When you attach a database in SQL Server 2008R2 which was detached by a user with a different login you may get this error:
CREATE FILE encountered operating system error 5(Access is denied.) while attempting to open or create the physical file... (Microsoft SQL Server, Error 5123)
This is a screenshot of the error:
In this tip we will cover how this can be resolved.
You get this error because two different logins did the detach and attach operations. So the files, when detached, were owned by the first login, but the attach failed because the login that was used was not the owner of the mdf and ldf files.
When we detach database files, the owner becomes the person who did the detach command, so to resolve the issue we need to change or add the other login as the owner of the mdf and ldf files.
Find the below steps to resolve this issue.
Lets consider that someone detached a database and you have to attach it to bring the database online. For this example, we will use two logins to perform this activity. I will detach the database using the first login and then try to attach it with the second login. Not that both accounts are part of the local administrator group on the server.
Step 1 Here I detach the database named "stats1" with my login account.
Step 2 Now I have logged in with the second account and will try to attach the database, but during this process I am getting the below error.
Step 3 Right click on the "stats1.mdf" file and select properties to check the permissions of the mdf file. Here we can see that only one account has permission to the "stats1.mdf" file because that was the account that was used to detach the database.
Step 4 To resolve this issue, click on the Add... button to add the other login or any other login needed and give the login Full Control. You should do this for the "ldf" file as well. Once you have completed this task click the OK button. (Note for other OS versions you may have an Edit option , click this first and then you will see the Add... option.)
Step 5 Now try the attach again and it should work.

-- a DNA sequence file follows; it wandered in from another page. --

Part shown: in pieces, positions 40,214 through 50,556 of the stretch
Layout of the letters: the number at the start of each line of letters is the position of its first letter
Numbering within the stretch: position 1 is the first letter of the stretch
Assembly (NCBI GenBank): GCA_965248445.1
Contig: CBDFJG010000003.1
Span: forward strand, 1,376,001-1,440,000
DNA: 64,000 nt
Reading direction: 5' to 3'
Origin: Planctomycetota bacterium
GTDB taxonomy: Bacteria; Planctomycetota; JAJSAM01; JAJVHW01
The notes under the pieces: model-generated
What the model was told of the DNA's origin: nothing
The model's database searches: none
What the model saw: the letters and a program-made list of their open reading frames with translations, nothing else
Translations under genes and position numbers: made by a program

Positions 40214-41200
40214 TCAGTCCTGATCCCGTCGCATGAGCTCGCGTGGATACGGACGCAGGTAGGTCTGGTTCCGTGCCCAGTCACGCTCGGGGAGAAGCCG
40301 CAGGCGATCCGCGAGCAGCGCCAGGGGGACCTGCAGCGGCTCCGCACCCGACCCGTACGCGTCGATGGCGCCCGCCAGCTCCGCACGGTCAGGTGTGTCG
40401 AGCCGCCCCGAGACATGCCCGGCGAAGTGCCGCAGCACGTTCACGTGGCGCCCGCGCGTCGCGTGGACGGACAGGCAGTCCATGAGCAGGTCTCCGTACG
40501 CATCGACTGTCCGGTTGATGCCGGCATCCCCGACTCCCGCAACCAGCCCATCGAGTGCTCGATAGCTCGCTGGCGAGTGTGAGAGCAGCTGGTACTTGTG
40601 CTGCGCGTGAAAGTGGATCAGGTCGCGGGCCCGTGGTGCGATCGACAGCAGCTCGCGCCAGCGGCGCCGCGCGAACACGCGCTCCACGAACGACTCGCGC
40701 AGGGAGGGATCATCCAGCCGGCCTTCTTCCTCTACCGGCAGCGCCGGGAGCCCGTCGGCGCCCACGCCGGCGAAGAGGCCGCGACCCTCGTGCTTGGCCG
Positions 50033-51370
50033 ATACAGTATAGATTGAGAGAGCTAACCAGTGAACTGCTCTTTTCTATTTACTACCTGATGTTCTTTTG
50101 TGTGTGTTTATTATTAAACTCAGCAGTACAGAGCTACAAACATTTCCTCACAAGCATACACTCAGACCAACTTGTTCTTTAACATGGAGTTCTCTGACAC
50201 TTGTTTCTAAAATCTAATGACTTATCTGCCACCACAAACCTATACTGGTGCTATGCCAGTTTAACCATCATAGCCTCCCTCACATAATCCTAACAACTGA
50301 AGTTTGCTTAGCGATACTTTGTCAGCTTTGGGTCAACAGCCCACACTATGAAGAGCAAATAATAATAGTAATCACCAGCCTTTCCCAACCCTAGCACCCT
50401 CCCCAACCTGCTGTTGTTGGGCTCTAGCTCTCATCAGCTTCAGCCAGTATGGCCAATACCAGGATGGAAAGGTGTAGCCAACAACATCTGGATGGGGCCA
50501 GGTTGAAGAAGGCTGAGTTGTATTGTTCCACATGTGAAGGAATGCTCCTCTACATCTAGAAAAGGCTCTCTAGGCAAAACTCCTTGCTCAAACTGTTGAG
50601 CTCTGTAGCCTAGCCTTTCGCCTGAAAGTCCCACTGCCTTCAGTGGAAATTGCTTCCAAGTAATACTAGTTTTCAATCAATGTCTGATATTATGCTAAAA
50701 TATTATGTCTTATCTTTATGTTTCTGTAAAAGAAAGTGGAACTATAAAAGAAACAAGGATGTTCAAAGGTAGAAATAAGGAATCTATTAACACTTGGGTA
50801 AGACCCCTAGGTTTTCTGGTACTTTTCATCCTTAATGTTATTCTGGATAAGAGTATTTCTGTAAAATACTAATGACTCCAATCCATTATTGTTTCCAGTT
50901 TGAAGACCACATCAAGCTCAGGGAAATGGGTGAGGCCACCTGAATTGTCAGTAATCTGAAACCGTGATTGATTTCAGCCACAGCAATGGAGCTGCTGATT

The permissions prevented the files from being modified should they reside in a directory that has open permissions. For example, if the permissions are not set and the operating system permissions on the database directory are set to Full Control for everyone any account that has access to that directory can delete or modify the database files even though they may not have SQL Server permissions to modify the database itself.
If you run into this issue, use the above steps during a detach and attach for a database.
Also check the security permissions on data, log and backup files during operations like detach, attach and backups.
I tried to attach my database which was detached i dont know how? but i was getting same error 5123. i saw your solution and checked my mdf file permission. for my database mdf file 3 groups have full permissiin from which administrative is one. again i tried to attach database by opening server managemnt solution as administrative. but again i am having the same problem.
please suggest some solution. i am trying from last 5 days and i dont have much knoweldge about databse.
I am pretty sure this is a Windows 2008 and Windows 2008R2 issue not a SQL issue. You would have the same problem if you tried to Detach/Attach databases from SQL 2005.
As Dhwani mentioned the solution is to set the appropriate file and folder permissions for the Domain Service Account that SQL Service is running under. You are running SQL under a service account right :)
Although it may not be practical for all environments or situations, a method we use to avoid this is to detach the database(s) while logged in with the sa login. That will leave file permissions intact.
Friday, February 24, 2012 - 4:51:11 AM - Sherbaz Mohamed C P
I have figured out an alternate methord to resolve this issue. Suppose we have a number of mdf and ldf files, may be more than 100. It will be difficult to change the above settings for all the files in one go. So I have figured out this methord for doing the same.